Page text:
Senate Votes in Favor of Yucca Mountain

DOE Requests WIPP Permit Modifications

Senate Votes in Favor of Yucca Mountain

The Senate this week voted 60 to 39 in favor of the Bush administration's plan to store 77,000 tons of high-level nuclear waste at Yucca Mountain, Nevada, which is located 90 miles northwest of Las Vegas. The vote gives final legislative approval to a plan that has been considered for almost 25 years. Bush argued that Yucca Mountain is "scientifically sound and suitable" for storing the commercial radioactive waste despite objections from the state of Nevada, scientists, and activist groups worldwide.

Bush claims that Yucca Mountain is necessary to protect the nation from a possible terrorist attack. Nevertheless, the site is located above an aquifer in an earthquake zone. Nearly 5,000 shipments of waste would travel through New Mexico alone, and the entire nation may be at risk of a catastrophic nuclear transportation accident.

The nuclear energy industry and the U.S. Chamber of Commerce spent an estimated $72 million since 1994 lobbying for Yucca Mountain. Both New Mexico Senators Jeff Bingaman and Pete Domenici voted in favor of the plan. Reports indicate that Bingaman and Domenici combined have received nearly $155,000 in campaign contributions from the nuclear energy industry since 1994.

Alaskan Senator Frank Murkowski, who also voted in favor of Yucca Mountain, claims that the repository is necessary to ensure the future of the nuclear energy industry by keeping it from "choking on its own waste." However, even Energy Secretary Spencer Abraham admits that Yucca Mountain will not contain all of America's commercial high-level nuclear waste, and, in fact, would reach capacity by 2016, a mere six years after opening.

Activists are pleased that 39 Senators, more than ever before, were opposed to Yucca Mountain, including Senate Majority Leader Tom Daschle, who said, "We are forced to decide this issue prematurely, without sufficient scientific information, because this administration is doing the bidding of special interests that simply want to make the deadly waste they have generated someone else's problem."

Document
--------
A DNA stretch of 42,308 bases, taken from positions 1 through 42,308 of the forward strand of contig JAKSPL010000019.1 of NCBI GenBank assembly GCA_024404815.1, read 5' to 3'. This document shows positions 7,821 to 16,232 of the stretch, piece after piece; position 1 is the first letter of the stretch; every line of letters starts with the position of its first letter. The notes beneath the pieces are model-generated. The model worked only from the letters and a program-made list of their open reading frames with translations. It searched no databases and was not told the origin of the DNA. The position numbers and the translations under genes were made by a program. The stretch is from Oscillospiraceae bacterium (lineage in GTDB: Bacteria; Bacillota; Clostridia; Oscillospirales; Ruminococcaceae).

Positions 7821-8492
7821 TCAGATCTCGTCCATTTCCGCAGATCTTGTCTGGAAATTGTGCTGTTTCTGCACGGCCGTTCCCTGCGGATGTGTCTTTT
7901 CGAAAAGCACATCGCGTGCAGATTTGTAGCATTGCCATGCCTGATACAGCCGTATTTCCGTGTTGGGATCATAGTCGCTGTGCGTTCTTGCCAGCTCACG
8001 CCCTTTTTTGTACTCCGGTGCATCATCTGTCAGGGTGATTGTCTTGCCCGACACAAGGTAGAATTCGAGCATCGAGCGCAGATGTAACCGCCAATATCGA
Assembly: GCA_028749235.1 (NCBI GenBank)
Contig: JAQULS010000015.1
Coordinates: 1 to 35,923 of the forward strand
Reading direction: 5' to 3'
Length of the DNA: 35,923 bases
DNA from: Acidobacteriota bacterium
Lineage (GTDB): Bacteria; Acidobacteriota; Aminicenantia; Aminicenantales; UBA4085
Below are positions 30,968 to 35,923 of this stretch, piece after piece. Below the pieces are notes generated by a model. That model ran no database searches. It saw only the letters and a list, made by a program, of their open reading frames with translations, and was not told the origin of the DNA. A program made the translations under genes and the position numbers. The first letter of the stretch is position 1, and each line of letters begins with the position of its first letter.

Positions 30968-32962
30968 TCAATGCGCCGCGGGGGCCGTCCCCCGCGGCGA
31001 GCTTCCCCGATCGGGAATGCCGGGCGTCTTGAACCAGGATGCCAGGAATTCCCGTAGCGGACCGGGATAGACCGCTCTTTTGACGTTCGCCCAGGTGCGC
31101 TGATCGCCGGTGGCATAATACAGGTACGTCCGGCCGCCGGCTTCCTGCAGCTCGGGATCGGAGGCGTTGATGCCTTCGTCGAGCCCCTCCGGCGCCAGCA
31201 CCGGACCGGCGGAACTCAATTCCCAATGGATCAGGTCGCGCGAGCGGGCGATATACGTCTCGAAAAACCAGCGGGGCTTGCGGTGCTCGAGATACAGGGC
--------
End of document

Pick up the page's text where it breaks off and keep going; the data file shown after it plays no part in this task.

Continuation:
Activists plan to continue the fight against Yucca Mountain. Michael Mariotte, of the Nuclear Information and Resource Service in Washington, D.C., says that although the Senate has approved Yucca Mountain, the repository will not open without years of courtroom activity, continued Congressional action, and an increased likelihood of large protests and blockades of highways and railways.

DOE Requests WIPP Permit Modifications

The Department of Energy (or DOE) is requesting a large number of changes to the hazardous waste permit for the Waste Isolation Pilot Plant (or WIPP) near Carlsbad, including permission to accept remote-handled (or RH) radioactive waste. This waste so dangerous that it must be handled by robotic machines and transported in shielded casks. DOE also proposes to change recordkeeping methods, use new shipping containers for oversized items, and use x-rays to confirm the contents of some of the waste containers, rather than visual examination. But, Richard Knerr, of DOE, claims the changes "certainly [are] not a significant safety hazard." However, Steve Zappe, of the state Environment Department said, "[These are] pretty significant modifications."

There will be a series of public meetings to address the modifications. Please see the CCNS Upcoming Events page for more information.




Back to News Index